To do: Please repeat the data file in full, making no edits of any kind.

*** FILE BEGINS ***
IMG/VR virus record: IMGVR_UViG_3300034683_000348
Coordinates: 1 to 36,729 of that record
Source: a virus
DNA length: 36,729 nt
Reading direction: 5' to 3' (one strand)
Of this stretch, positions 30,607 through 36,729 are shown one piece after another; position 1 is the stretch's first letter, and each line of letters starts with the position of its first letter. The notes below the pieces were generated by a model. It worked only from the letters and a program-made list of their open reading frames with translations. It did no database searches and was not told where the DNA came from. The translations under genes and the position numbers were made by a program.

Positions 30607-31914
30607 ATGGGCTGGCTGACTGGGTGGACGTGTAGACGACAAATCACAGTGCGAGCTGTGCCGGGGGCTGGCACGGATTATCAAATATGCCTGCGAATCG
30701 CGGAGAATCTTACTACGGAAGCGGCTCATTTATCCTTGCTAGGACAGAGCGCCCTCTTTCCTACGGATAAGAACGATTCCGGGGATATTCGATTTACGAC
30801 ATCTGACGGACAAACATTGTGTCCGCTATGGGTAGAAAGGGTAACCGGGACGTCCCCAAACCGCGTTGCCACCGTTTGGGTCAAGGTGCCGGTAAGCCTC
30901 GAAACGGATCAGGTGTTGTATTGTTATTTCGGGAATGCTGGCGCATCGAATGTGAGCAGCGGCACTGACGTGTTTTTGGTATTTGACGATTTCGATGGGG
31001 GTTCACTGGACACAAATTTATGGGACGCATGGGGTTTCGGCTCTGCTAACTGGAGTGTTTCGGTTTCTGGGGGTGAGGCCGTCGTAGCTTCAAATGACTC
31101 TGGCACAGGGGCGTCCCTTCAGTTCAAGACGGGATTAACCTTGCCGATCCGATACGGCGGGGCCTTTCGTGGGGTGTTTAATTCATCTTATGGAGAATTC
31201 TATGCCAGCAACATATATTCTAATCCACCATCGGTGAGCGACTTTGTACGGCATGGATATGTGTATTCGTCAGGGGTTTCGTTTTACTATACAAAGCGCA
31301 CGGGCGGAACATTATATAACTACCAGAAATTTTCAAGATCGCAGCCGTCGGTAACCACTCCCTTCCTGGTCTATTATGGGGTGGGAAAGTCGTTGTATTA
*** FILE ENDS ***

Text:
IMG/VR virus record: IMGVR_UViG_3300034683_000348
Coordinates: 1 to 36,729 of that record
Source: a virus
DNA length: 36,729 nt
Reading direction: 5' to 3' (one strand)
Of this stretch, positions 30,607 through 36,729 are shown one piece after another; position 1 is the stretch's first letter, and each line of letters starts with the position of its first letter. The notes below the pieces were generated by a model. It worked only from the letters and a program-made list of their open reading frames with translations. It did no database searches and was not told where the DNA came from. The translations under genes and the position numbers were made by a program.

Positions 30607-31914
30607 ATGGGCTGGCTGACTGGGTGGACGTGTAGACGACAAATCACAGTGCGAGCTGTGCCGGGGGCTGGCACGGATTATCAAATATGCCTGCGAATCG
30701 CGGAGAATCTTACTACGGAAGCGGCTCATTTATCCTTGCTAGGACAGAGCGCCCTCTTTCCTACGGATAAGAACGATTCCGGGGATATTCGATTTACGAC
30801 ATCTGACGGACAAACATTGTGTCCGCTATGGGTAGAAAGGGTAACCGGGACGTCCCCAAACCGCGTTGCCACCGTTTGGGTCAAGGTGCCGGTAAGCCTC
30901 GAAACGGATCAGGTGTTGTATTGTTATTTCGGGAATGCTGGCGCATCGAATGTGAGCAGCGGCACTGACGTGTTTTTGGTATTTGACGATTTCGATGGGG
31001 GTTCACTGGACACAAATTTATGGGACGCATGGGGTTTCGGCTCTGCTAACTGGAGTGTTTCGGTTTCTGGGGGTGAGGCCGTCGTAGCTTCAAATGACTC
31101 TGGCACAGGGGCGTCCCTTCAGTTCAAGACGGGATTAACCTTGCCGATCCGATACGGCGGGGCCTTTCGTGGGGTGTTTAATTCATCTTATGGAGAATTC
31201 TATGCCAGCAACATATATTCTAATCCACCATCGGTGAGCGACTTTGTACGGCATGGATATGTGTATTCGTCAGGGGTTTCGTTTTACTATACAAAGCGCA
31301 CGGGCGGAACATTATATAACTACCAGAAATTTTCAAGATCGCAGCCGTCGGTAACCACTCCCTTCCTGGTCTATTATGGGGTGGGAAAGTCGTTGTATTA